Tag Archives: Troupville River Camp

Valdosta City Council votes to send letter supporting Troupville River Camp 2019-12-05

Last night on the Valdosta City Council agenda, as mentioned Monday on WCTV, they did vote for the Mayor to send a letter of support for the Troupville River Camp project.

[Voting]
Voting

This was the last scheduled act of outgoing Mayor John Gayle, for which we thank him and the Council.

WWALS Executive Director Gretchen Quarterman thanked them in Citizens to Be Heard.

Before the meeting, I handed in Continue reading

WCTV: Valdosta City Council to consider supporting Troupville River Camp 2019-12-02

She got a quote from the Mayor:

“We have the park out there where there’s a landing and parking areas and things like that, so it could be a tourist attraction, and people stopping in here to buy supplies and getting ready for their river trips,” said Valdosta Mayor John Gayle. “It could be a plus for us.”

He’s not in the WCTV video, but you may recognize the logo on this cap:

[at the confluence of the two rivers]
at the confluence of the two rivers

The Troupville River Camp project goes beyond what’s out there now; see this TV report: Continue reading

Solar farm by Spring Branch near Withlacoochee River and landfill 2019-12-03

Another in a line of solar projects near the Withlacoochee River is being heard right now by the Valdosta-Lowndes County Zoning Board of Appeals.

[Context]
Context Map
Source: WWALS Withlacoochee and Little River Water Trail Map.

You can see the Beltline Energy Solar Project towards the bottom of this map, north of US 84 (labeled US 221), and just east of Spring Branch, which runs northwards by the Kinderlou Subdivision to the Withlacoochee River.

North of this proposed solar project are solar panels Continue reading

Troupville River Camp on Valdosta City Council agenda 2019-12-05

On the Valdosta City Council agenda for 5:30 PM this Thursday is:

7.b. Consideration of a request from the WWALS Watershed Coalition for a Letter of Support for the Troupville River Camp.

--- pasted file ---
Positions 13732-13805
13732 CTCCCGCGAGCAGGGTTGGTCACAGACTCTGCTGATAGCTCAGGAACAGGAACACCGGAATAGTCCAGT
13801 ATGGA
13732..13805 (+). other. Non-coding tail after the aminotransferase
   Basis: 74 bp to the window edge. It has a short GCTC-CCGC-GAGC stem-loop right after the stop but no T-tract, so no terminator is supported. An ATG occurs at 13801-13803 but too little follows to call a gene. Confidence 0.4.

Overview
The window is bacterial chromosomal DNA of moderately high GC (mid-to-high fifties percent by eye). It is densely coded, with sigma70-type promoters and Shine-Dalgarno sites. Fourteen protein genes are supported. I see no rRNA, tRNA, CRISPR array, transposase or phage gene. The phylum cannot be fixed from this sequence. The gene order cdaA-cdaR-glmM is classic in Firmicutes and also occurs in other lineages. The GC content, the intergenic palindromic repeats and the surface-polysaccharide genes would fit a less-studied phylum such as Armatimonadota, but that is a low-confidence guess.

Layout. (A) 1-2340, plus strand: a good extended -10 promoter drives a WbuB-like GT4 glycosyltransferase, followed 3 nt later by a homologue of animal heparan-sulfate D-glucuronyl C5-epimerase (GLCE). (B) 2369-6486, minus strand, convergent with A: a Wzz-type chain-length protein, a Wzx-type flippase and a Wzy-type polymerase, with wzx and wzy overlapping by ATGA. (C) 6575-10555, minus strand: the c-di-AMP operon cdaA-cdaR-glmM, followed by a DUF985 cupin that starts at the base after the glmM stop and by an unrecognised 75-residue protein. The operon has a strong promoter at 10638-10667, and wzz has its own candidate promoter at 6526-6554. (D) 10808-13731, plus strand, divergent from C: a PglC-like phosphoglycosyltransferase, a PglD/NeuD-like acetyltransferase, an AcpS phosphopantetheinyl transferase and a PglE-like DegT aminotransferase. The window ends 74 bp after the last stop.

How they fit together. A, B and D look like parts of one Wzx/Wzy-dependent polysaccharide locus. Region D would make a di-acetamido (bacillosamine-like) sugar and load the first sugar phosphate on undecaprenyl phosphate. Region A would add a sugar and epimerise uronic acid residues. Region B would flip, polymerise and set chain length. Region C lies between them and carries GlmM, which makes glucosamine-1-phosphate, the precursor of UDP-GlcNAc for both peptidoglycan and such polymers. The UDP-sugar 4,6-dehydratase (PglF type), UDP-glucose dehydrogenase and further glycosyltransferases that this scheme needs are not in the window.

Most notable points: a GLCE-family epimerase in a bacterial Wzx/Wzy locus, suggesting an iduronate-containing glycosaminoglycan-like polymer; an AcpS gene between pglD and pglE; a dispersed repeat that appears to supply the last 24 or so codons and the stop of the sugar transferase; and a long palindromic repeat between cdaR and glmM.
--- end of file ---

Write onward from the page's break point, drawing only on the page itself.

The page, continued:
[2019-10-31--center-of-wlrwt]
Troupville River Camp at the center of the Withlacoochee and Little River Water Trail (WLRWT), leading from the Little and Withlacoochee Rivers upstream in Georgia, down the Withlacoochee River to Florida and the Suwannee River, with its own River Camps.

If I understand correctly, the Mayor plans to discuss this item with Council, and then write and send a letter of support. Anyone who wants to attend to support this action by Valdosta, please come. I may stand up afterwards in Citizens to Be Heard to thank them.

At 5:30 PM, Tuesday, December 10, 2019, at the Lowndes County Commission Regular Session, I will Continue reading

Troupville River Camp, center of Little and Withlacoochee River Water Trail 2019-10-31

Here’s the narrative we sent Thursday in the WWALS pre-application to the Georgia Outdoor Stewardship Program (GOSP):


A Troupville River Camp will attract paddling and fishing enthusiasts of all ages. The property is located at the Confluence of the Little River with the Withlacoochee River, off of I-75 and GA 133 just west of Valdosta, the biggest city in the Suwannee River Basin. Proposed amenities include air-conditioned bathrooms, hot and cold running water, five screened sleeping platforms, picnic tables and benches, outdoor fire pits, and paddle boat racks for canoes, kayaks, and paddle boards, with river access near the Confluence.

[Paddlers departing in the Confluence Viewscape]
Paddlers departing in the Confluence Viewscape

The location is historic, where Troupville was the former Lowndes County seat before Valdosta, from 1833 to 1860. The property has been privately owned since then and is now available for purchase for this purpose.


Map of Troupville, GA adapted from C.S. Morgan, in Ray City History Blog, 9 February 2014, Map of Old Troupville, GA with Notes on the Residents.
jsq note: the scale of the streets on this map is too large; few of them extended onto the subject property;
thanks for clarification by Wiregrass Region Digital History Project (WRDHP).

The Land Between the Rivers has Continue reading